Various systems have been described for grading lumbar foraminal stenosis.[13],[19],[20] We used the system proposed by Lee et al. by modifying it to the S1-S2 level to evaluate the S1 root in MRI.[4] The most sensitive level of EMG in the diagnosis of lumbar radiculopathy was the L5 root level. The most common false-positive results, in which EMG demonstrated findings of radix involvement, but MRI was normal in the lumbar region, were for L4 and S1 roots. The more oblique course of S1-S2 neural foramen and oblique course of the S1 nerve root may explain the discordance between the EMG and MRI findings related to S1 radiculopathy. This may also account for the patients who had negative MRI but positive EMG findings in the S1 root (n = 38). Distal foot muscles, which are prone to trauma, are routinely studied to screen radiculopathy in the S1 root, which might have resulted in false positivity by causing chronic neurogenic changes. In addition to these distal foot muscles, it may be useful to include the gluteus maximus muscle in routine study protocols to determine electrophysiologic S1 radicular involvement.

In our study, the number of cases with radiologically diagnosed L2 radiculopathy was low (n = 12), and electrophysiologic sensitivity was found to be the lowest at this level among all lumbar roots (sensitivity: 9.1%). It is often almost impossible to localize upper lumbar radiculopathies individually due to the overlap of rich neural networks in the L2, L3, and L4 myotomes.[21] Rectus femoris, vastus lateralis, vastus medialis, and adductor longus muscles receive almost equal innervation from L2-4 myotomes.[22] Therefore, it is difficult to reduce lumbar radiculopathies at these levels to a single root level.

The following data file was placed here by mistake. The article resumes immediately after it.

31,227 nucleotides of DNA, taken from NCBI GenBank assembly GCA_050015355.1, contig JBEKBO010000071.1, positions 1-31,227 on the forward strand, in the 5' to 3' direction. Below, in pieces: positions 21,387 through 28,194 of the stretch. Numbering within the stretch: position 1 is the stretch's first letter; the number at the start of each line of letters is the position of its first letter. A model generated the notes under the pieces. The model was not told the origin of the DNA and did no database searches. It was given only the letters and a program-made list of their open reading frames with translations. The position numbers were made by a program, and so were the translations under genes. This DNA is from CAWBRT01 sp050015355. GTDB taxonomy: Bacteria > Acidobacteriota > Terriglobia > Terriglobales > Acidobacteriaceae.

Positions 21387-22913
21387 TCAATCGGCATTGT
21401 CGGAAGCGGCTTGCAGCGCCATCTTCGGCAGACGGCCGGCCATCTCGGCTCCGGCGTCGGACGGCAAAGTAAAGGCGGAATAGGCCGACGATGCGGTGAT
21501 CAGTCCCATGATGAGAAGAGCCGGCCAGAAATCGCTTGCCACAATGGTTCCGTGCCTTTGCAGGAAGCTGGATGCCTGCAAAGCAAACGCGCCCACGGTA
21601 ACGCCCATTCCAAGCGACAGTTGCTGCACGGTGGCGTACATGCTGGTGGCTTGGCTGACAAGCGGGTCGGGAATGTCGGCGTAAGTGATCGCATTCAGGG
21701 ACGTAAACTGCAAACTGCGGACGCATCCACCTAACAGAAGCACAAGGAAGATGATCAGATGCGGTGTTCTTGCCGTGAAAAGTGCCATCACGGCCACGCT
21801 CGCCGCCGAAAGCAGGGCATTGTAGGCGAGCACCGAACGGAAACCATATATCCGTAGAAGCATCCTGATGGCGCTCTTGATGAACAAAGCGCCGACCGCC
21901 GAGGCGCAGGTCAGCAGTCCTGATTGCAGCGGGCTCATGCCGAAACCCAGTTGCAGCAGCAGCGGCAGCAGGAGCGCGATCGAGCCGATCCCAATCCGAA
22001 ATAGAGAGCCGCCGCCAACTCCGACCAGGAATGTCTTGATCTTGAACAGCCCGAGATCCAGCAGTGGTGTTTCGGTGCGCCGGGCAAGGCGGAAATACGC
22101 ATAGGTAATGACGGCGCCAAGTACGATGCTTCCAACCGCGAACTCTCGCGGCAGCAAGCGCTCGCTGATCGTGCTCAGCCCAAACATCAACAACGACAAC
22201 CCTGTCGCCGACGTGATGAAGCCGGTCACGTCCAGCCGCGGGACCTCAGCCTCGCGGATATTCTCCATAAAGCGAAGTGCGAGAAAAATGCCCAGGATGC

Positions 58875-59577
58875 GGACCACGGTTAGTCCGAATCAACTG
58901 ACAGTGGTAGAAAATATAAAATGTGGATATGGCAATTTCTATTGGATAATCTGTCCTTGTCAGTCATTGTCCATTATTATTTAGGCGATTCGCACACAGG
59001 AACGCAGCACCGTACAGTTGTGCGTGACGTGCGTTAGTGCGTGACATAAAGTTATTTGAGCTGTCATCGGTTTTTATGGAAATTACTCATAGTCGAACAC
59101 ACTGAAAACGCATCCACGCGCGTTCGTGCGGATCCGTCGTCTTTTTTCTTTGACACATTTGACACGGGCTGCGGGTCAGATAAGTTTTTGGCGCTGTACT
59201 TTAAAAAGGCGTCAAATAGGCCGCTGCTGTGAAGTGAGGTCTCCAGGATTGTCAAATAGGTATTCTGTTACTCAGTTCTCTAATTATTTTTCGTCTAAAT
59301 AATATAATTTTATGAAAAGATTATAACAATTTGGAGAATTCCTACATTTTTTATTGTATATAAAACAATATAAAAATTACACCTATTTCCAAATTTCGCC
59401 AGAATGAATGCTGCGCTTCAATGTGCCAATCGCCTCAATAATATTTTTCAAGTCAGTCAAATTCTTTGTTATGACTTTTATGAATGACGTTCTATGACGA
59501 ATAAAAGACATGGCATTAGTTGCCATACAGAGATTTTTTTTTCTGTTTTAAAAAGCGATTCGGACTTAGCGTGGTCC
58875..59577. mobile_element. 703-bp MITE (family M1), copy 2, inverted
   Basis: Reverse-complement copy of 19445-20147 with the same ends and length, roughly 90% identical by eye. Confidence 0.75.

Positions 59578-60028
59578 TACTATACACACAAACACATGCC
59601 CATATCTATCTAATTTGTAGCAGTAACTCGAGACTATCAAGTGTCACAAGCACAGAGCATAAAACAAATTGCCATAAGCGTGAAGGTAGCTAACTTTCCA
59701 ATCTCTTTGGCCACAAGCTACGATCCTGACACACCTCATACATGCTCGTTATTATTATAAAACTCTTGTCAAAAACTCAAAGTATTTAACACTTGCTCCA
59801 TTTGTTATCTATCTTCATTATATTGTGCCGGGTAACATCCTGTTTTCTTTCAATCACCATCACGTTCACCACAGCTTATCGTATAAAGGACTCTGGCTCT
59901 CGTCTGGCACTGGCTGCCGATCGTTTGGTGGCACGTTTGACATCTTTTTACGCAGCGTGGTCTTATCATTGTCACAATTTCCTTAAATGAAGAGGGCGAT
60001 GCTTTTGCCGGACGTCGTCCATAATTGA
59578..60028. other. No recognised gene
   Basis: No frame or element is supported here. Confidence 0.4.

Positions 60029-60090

There is a wide range of opinions about the optimal number of muscles for the electrophysiologic diagnosis of lumbosacral radiculopathies.[23],[24] The general recommendation is that the optimal number of muscles for electrodiagnostic evaluation in both cervical and lumbosacral radiculopathies can be considered as six, representing all root levels, one of which is a paraspinal muscle.[25]

  Conclusion Top

In this study, when EMG and MRI findings were compared without clinical data, a low level of concordance was found in L4-L5 radiculopathies for the lumbar region and C5, C7, and C8 radiculopathies for the cervical region. This is significant because these findings show that electrophysiologic or radiologic examinations alone are not sufficient to diagnose radiculopathy in the absence of clinical data and examination findings.

The causes of the electrodiagnostic error include the difficulty of electrophysiologically reducing radiculopathy to a single root level due to the intensity of myotomal overlaps, the absence of routine inclusion of paraspinal muscles during the electrophysiologic evaluation, and overdiagnosis of chronic neurogenic changes shown by the distal limb muscles in routine study protocols. Under such conditions, both methods have limitations. It is still valid that EMG and MRI complement each other together with the clinical picture.

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Conflicts of interest

There are no conflicts of interest.

  References Top

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  [Table 1], [Table 2]